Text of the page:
Daily Archives: January 1, 2020

#cyberfraud | #cybercriminals | Tips to help you outsmart scammers in 2020

Source: National Cyber Security – Produced By Gregory Evans

GREEN BAY, Wis. (WBAY) – A new year, a new push to protect your privacy. Consumer First Alert wants to help you outsmart scammers in 2020.

The Better Business Bureau of Wisconsin has released its list of New Year’s Resolutions for a Consumer-Savvy 2020.

Here’s the Top 10, courtesy of the BBB:

1. Implement a credit freeze. A credit freeze is the best way to protect yourself from financial identity theft because it restricts access to your credit file, making it impossible for identity thieves to apply for a new line of credit in your name. Best of all, it’s free to freeze and thaw your credit.

2. Use technology to block robocalls and other telemarketing calls. Nomorobo, a call blocking feature, can disconnect known telemarketers or scammers from your VoIP landline after one ring. It’s free for landlines; a nominal fee for cell phones. Go to www.nomorobo.com to begin. Make sure you’ve registered your phones with www.donotcall.gov, too.

3. Review your permissions and privacy settings on social media. If you’ve signed into an app or website using your social media credentials or taken a fun quiz on social media, you may have unwittingly given permission to third-party apps to access your personal information and contacts. On Facebook, go to “settings” and “apps and websites” to review.

4. Warn others and stop fraudsters by reporting scams to BBB’s Scamtracker. Scamtracker is a crowd-sourced website where you can report if you’ve been contacted by a scammer. Since reports are plotted on a map, you can also use Scamtracker to find out what’s happening in your area. Go to bbb.org/scamtracker for more information. Scamtracker reports also help BBB educate the public with more in-depth reports via our scam studies.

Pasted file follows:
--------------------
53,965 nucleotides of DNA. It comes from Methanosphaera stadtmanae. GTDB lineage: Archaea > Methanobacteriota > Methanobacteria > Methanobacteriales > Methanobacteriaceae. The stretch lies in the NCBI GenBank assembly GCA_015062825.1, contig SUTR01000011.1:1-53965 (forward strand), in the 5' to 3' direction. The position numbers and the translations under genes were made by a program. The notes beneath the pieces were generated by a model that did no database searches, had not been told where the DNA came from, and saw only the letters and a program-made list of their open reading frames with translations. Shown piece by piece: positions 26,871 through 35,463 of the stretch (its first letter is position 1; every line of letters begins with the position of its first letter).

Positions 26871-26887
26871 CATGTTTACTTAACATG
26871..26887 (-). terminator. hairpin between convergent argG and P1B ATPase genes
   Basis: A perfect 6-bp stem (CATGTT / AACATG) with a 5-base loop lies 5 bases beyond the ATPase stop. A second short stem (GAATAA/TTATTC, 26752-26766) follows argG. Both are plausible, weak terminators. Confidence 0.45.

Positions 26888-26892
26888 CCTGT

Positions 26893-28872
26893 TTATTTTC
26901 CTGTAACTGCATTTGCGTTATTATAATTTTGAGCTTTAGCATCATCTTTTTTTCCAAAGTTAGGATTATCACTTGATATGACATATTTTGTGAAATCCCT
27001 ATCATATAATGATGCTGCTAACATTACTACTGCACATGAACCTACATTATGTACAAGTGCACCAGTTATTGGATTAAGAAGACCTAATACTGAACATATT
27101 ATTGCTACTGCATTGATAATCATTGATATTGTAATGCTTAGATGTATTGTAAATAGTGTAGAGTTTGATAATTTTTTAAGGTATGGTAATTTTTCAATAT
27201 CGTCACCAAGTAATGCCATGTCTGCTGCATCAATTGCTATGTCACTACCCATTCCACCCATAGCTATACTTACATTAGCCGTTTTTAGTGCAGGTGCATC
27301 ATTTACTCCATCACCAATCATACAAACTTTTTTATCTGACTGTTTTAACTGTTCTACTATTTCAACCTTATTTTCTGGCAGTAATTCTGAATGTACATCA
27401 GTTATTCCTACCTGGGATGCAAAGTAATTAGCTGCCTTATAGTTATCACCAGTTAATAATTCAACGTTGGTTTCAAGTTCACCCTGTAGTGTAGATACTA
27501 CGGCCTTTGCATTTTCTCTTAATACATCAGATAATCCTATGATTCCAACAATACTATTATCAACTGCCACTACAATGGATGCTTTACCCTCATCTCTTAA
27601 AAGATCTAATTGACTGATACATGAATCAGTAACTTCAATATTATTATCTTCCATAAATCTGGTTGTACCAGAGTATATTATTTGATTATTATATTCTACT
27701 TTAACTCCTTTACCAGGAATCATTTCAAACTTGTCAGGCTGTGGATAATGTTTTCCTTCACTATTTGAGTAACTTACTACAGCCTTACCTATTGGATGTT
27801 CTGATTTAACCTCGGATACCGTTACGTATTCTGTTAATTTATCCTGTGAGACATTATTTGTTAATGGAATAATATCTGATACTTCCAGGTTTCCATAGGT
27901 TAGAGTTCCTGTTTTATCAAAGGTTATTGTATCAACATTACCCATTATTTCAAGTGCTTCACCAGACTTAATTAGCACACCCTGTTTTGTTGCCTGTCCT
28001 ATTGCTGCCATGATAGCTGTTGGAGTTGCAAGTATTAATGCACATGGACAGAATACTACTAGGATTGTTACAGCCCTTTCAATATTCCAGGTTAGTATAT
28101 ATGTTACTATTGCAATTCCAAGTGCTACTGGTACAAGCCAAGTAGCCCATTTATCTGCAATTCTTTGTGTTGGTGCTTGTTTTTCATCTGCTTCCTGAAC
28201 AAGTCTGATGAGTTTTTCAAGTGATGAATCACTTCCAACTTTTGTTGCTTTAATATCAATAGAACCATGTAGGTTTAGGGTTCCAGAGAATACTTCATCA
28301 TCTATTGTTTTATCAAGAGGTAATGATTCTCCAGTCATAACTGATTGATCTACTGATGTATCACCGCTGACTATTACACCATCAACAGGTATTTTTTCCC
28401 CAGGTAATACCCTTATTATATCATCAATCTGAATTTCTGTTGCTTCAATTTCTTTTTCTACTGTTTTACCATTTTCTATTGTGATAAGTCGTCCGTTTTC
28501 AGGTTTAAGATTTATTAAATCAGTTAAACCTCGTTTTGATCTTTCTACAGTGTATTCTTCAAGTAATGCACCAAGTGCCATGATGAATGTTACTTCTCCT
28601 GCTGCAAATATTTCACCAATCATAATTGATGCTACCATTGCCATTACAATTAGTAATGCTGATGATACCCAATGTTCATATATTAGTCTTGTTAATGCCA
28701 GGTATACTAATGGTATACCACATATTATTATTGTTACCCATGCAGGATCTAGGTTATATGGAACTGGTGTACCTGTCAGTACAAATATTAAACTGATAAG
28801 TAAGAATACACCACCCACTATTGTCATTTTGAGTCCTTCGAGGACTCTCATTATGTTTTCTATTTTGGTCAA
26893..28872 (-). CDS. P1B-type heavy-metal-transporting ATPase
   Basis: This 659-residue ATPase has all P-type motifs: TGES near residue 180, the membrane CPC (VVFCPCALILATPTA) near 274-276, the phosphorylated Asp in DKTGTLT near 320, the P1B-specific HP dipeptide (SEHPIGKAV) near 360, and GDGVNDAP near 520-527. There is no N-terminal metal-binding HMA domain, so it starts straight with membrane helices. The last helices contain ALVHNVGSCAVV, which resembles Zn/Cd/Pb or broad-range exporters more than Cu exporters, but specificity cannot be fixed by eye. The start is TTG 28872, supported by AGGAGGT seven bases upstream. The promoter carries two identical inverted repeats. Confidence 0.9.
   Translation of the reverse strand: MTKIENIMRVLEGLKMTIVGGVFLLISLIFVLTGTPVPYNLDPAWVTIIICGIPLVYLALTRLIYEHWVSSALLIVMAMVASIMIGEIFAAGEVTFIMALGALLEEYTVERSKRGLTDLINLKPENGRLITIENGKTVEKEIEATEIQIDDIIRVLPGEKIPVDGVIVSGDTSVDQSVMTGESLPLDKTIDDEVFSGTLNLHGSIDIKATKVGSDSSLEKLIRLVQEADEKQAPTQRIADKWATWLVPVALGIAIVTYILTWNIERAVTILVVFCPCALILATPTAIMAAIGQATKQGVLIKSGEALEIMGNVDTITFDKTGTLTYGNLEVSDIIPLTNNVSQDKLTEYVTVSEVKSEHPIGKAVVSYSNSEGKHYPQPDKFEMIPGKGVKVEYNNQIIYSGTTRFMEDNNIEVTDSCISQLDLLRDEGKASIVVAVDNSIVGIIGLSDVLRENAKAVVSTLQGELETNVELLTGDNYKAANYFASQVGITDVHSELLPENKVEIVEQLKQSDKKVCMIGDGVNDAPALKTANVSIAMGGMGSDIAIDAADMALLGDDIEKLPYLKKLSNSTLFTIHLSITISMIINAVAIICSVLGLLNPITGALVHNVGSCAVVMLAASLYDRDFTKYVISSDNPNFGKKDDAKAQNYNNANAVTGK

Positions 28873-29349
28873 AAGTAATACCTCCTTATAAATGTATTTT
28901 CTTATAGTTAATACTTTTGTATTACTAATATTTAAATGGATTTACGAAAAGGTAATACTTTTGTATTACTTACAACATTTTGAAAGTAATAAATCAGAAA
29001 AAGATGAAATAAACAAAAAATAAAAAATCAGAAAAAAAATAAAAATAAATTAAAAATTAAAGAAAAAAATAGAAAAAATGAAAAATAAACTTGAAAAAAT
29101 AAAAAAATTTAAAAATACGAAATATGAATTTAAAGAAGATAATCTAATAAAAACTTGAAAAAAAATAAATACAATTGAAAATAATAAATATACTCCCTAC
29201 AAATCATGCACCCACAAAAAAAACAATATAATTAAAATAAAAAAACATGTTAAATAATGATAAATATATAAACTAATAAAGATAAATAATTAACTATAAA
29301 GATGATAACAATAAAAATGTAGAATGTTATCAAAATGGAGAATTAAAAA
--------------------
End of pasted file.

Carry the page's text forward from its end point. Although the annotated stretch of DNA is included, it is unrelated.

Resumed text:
5. Check out businesses and charities first. A little research before you buy or donate to make sure you’re working with a reputable company or charity can save you a lot of time, money and heartache later. Check out companies and charities at bbb.org. BBB accredited businesses and charities have been evaluated by BBB, and meet and promise to maintain our Standards of Trust or Standards for Charity Accountability.

6. Use secure payment methods. A scammer’s favorite way to steal your money is by asking you to pay with either a gift card or a money wire transfer, such as Money Gram or Western Union. Why? Because these payment methods are irreversible. Credit card payments are more secure because, if fraud is suspected, the charge can be disputed. If you receive a request from someone claiming to be from the IRS, a debt collector or anyone else and they ask you to pay with a gift card or a money wire transfer, it’s almost always a scam.

7. Use a unique and complex password for every online account. Consider a passphrase, which is simply a long password made up of from a collection of multiple words, making them both easier to type and remember. Poor, easy-to-guess passwords are one of the most common ways cyber attackers can hack into your online accounts. If it’s too difficult to remember multiple passwords, consider a password manager. Then, you’ll only have to remember one unique and complex password instead of many.

8. Enable multi-factor authentication whenever it is available. Multi-factor authentication is when you are granted access to an online account only after you have successfully provided two or more pieces of evidence, such as your password AND a unique code generated by your smartphone, emailed or texted to you. With multi-factor authentication, if hackers steal your username and password, they still can’t access your account.